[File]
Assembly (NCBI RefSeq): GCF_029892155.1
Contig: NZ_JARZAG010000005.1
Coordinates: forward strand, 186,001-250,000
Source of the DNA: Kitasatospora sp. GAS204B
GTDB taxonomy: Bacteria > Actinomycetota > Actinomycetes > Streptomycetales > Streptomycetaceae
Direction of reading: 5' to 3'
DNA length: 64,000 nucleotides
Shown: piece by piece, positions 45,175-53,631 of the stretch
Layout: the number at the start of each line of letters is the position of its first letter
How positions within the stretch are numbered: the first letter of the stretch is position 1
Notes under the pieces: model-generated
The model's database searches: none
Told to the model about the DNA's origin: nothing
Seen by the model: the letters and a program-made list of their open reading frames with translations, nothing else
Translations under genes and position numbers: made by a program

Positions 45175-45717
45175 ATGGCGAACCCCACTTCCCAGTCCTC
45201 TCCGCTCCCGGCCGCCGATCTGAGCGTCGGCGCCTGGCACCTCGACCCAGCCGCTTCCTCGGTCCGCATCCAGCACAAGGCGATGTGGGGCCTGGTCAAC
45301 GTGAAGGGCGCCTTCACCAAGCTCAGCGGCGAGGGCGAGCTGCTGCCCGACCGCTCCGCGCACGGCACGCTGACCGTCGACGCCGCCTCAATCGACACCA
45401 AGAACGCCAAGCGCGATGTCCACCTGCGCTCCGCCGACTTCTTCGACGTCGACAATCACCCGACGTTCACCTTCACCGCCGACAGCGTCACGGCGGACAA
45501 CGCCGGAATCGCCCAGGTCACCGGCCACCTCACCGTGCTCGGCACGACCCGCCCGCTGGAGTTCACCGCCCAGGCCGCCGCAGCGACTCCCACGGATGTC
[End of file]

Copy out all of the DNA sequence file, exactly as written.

Assembly (NCBI RefSeq): GCF_029892155.1
Contig: NZ_JARZAG010000005.1
Coordinates: forward strand, 186,001-250,000
Source of the DNA: Kitasatospora sp. GAS204B
GTDB taxonomy: Bacteria > Actinomycetota > Actinomycetes > Streptomycetales > Streptomycetaceae
Direction of reading: 5' to 3'
DNA length: 64,000 nucleotides
Shown: piece by piece, positions 45,175-53,631 of the stretch
Layout: the number at the start of each line of letters is the position of its first letter
How positions within the stretch are numbered: the first letter of the stretch is position 1
Notes under the pieces: model-generated
The model's database searches: none
Told to the model about the DNA's origin: nothing
Seen by the model: the letters and a program-made list of their open reading frames with translations, nothing else
Translations under genes and position numbers: made by a program

Positions 45175-45717
45175 ATGGCGAACCCCACTTCCCAGTCCTC
45201 TCCGCTCCCGGCCGCCGATCTGAGCGTCGGCGCCTGGCACCTCGACCCAGCCGCTTCCTCGGTCCGCATCCAGCACAAGGCGATGTGGGGCCTGGTCAAC
45301 GTGAAGGGCGCCTTCACCAAGCTCAGCGGCGAGGGCGAGCTGCTGCCCGACCGCTCCGCGCACGGCACGCTGACCGTCGACGCCGCCTCAATCGACACCA
45401 AGAACGCCAAGCGCGATGTCCACCTGCGCTCCGCCGACTTCTTCGACGTCGACAATCACCCGACGTTCACCTTCACCGCCGACAGCGTCACGGCGGACAA
45501 CGCCGGAATCGCCCAGGTCACCGGCCACCTCACCGTGCTCGGCACGACCCGCCCGCTGGAGTTCACCGCCCAGGCCGCCGCAGCGACTCCCACGGATGTC